The Little Saint Case., Daily Racing Form, 1898-08-03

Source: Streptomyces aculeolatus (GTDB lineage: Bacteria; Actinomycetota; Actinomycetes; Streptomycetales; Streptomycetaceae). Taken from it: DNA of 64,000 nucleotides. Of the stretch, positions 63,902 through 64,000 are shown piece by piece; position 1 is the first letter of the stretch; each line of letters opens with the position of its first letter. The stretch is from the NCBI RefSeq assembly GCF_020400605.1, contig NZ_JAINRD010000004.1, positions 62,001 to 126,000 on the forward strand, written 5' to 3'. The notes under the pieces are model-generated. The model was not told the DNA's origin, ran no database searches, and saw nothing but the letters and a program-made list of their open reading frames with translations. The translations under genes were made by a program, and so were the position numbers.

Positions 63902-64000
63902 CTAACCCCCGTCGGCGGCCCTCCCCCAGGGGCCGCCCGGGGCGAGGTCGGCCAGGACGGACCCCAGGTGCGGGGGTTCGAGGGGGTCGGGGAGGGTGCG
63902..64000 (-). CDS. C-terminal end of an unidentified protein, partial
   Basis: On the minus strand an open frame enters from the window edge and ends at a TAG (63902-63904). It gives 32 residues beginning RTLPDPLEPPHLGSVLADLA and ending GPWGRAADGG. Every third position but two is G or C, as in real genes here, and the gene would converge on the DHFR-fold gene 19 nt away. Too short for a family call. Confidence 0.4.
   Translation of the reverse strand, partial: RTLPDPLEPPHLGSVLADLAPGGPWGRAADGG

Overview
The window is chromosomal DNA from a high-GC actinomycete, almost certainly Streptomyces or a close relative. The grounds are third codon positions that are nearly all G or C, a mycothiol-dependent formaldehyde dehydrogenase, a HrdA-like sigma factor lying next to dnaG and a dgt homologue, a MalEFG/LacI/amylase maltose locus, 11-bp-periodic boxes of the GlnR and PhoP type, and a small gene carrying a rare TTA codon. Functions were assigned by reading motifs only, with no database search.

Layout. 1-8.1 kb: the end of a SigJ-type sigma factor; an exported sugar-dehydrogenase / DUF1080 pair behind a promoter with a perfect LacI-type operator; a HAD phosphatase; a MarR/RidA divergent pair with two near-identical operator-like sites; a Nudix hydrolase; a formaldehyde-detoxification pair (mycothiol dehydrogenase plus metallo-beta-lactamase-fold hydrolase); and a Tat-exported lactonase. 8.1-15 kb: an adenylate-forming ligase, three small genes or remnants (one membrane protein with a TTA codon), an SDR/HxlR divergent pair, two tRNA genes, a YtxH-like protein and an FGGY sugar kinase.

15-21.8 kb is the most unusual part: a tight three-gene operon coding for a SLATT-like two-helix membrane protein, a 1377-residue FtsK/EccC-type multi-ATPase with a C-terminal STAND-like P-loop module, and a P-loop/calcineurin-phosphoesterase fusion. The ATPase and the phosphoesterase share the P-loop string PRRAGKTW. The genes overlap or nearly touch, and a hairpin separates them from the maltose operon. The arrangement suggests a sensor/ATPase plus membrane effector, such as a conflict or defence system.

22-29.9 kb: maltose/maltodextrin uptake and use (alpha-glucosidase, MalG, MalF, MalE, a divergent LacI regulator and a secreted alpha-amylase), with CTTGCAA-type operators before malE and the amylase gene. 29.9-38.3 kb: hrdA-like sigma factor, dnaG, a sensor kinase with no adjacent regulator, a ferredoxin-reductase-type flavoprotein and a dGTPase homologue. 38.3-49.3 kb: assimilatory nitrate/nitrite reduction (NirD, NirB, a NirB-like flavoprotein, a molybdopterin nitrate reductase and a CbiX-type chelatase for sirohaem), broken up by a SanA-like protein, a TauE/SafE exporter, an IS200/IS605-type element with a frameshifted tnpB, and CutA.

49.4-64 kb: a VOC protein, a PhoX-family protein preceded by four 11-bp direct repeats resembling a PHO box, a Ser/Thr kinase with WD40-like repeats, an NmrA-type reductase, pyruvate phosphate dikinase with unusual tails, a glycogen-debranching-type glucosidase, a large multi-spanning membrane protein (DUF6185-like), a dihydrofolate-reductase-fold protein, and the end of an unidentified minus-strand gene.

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THE LITTLE SAINT CASE Richard Crokers Croakers purchase of the colt Little Saint at the conclusion of a selling race at San down Park last month was considered to be one of the sensations of the English racing season The incident is thus described in the Sportsman Mr Croker Crocker remembering I dare say the manner in which ho and Mr Dwyer used to be run up for their selling race winners in their first campaign here three years ago decided to turn the tables on the Britisher British Anyhow he kept remorselessly bidding on and Mr Beau ¬ mont standing on the right of the auctioneer and charged with the responsible duty of buy ¬ ing King in began to turn almost as white as his hat as one hundred after another was steadily rolled up At first people had been taking little notice of what was going on but when 1000 guineas was reached excitement began to sim shim ¬ mer mere and as the strange duel continued quite a crowd gathered at the foot of the rostrum and Little Saint was left to wa k about wherever his attendant could find an open space spaceNo space No one took any notice of him all attention was focused on the rival bidders They ad ¬ vanced vance only at tens at a time and this only made the dogged perseverance of each more noticeable When men jump 50 or 100 at a bid you know the contest will not be a long one but here it bade fair to be interminable Some one near me remarked that Mr Croker Crocker meant having the colt even if he had to give 3000 guineas for him I daresay this was so Any ¬ how he went grimly on to 1600 guineas and then Mr Beaumont gave up in despair Mr Croker Crocker was boss of that show He got the colt and those standing around gave him a cheer for what had been a nice round of sport sportAnother Portsmouth Another writer says What cruel luck to be sure to have tumbled up against the American who hardly ever bids for a plater platter but when he does is an awkward customer to tackle for he can stay with the best of them He seemed highly amused over this deal The other side looked mighty serioxus serious Overtures were I understand made after the sale to get Little Saint back but Mr Croker Crocker naturally enough would not entertain the idea Sixteen hundred guineas is a bit of a record for a plater platter entered to be sold for fifty but likely enough it is that Mr Croker Crocker has when all is said and done not got hold of the worst end of the bar ¬ gain Commenting on this transaction W H Rowe says in Morning Telegraph Little Saint is by Friars Balsam out of Little Emily Friars Balsam has had some very nice representatives running in America the most conspicuous having been The Friar Voter and Casseopia Cassiopeia Little Emily is by Wis Wigs ¬ dom out of Lady Emily she by Distin Dustin out of Sappho Sapphic and is the property of Mr E H Watt Little Saint was himself sold as a yearling for 600 guineas at Doncaster Downcast last September his pur pour ¬ chaser being Mr Cresswell Crosswalk in whose colors he scored the victory which led to his being se ¬ cured by Mr Croker Crocker CrokerWhile Crocker While Mr Croker Crocker has been scoffed at by some English newspapers for giving such a long price for a selling plater platter it should not be overlooked that the colts party had bid almost the same figure in their desire to retain him the inference being reasonably fair that those who ought to know best considered him worth to them within a trifling sum of what Mr Cro Cero ¬ ker kern paid Let us hope that Mr Croker Crocker will have the best of luck with his purchase and that Little Saint will carry the Yale blue gold tassel to victory in many nice races Mr Cro Cero ¬ ker kern despite continuous bad luck has all along proved himself a genuine sportsman and it is vastly to his credit that he soon gave evidence of his disapproval of the policy of his erstwhile mentor mentorWhat mentor What the Dwyer policy has this year accom Tacoma ¬ plished polished in overracing overacting and misusing such good horses as Previous Kingdon Kingdom and Sly Fox would almost certainly have been Dobbins fate in 1894 but for the reason as was generally under ¬ stood at the time that Mr Croker Crocker put his foot down and insisted that the colt should be re ¬ served for his stake engagements Our English cousins have no end of respect for Mr Crokers Croakers sportsmanlike acceptance of the many unkind knocks to which ill fortune has subjected him and I am sure one can discover in reading be ¬ tween teen the lines of the previously quoted ex ¬ tracts that their authors cherished a secret gratification that Mr Croker Crocker had caught an English owner out of lino limo at the selling race game gameSelling annealing Selling races are manipulated very differ ¬ ently gently in England from the stereotyped manner to which wo have become accustomed over here While with us it is comparatively excep except ¬ tional tonal to have a winner bid up or a beaten horse claimed these are matters of every day occurrence in England And it is quite need ¬ less to add that the purpose of selling races is thereby much more thoroughly served Even the largest and most influential establish ¬ ments aments take a hand in the game and horses are almost daily changing hands In conse cone ¬ quence quenched of this competition in the matter the public really gets a great deal of pleasure as well as profit out of these events the profit arising of course from having backed the right un while the spectacle of such a horse as Harry Reed winning race after race at odds on and entered to be sold for only a fractional part of his value is positively un ¬ known notto motto say impossible impossibleIt impossible It is interesting to note that Americans have been concerned in the two highest priced bid ¬ dings in the history of English selling races Unless my memory and information serves me wrongly Little Saints purchase bylMr blamer Croker Crocker for 1600 guineas has been approached only by Mr M F Dwyers Dyers retention of old Banquet for 1510 guineas at Newmarket Newark in the spring of 1895 It will also be remembered that Mr Dwyer was forced to bid 1250 guineas to retain Harry Reed a few weeks after tlie lie Banquet episode